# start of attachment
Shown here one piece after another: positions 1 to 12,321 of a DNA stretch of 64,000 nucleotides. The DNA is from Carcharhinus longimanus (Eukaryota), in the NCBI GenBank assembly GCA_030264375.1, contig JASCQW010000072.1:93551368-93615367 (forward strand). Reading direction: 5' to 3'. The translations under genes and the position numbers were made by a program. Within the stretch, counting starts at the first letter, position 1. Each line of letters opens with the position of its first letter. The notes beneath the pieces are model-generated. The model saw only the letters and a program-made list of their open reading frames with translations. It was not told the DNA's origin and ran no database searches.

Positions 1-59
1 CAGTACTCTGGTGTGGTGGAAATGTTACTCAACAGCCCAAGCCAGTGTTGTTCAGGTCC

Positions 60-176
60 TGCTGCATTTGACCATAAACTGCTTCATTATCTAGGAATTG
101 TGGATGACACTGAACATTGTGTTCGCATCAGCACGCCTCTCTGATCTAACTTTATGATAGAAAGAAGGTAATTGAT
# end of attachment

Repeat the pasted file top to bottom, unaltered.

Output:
Shown here one piece after another: positions 1 to 12,321 of a DNA stretch of 64,000 nucleotides. The DNA is from Carcharhinus longimanus (Eukaryota), in the NCBI GenBank assembly GCA_030264375.1, contig JASCQW010000072.1:93551368-93615367 (forward strand). Reading direction: 5' to 3'. The translations under genes and the position numbers were made by a program. Within the stretch, counting starts at the first letter, position 1. Each line of letters opens with the position of its first letter. The notes beneath the pieces are model-generated. The model saw only the letters and a program-made list of their open reading frames with translations. It was not told the DNA's origin and ran no database searches.

Positions 1-59
1 CAGTACTCTGGTGTGGTGGAAATGTTACTCAACAGCCCAAGCCAGTGTTGTTCAGGTCC

Positions 60-176
60 TGCTGCATTTGACCATAAACTGCTTCATTATCTAGGAATTG
101 TGGATGACACTGAACATTGTGTTCGCATCAGCACGCCTCTCTGATCTAACTTTATGATAGAAAGAAGGTAATTGAT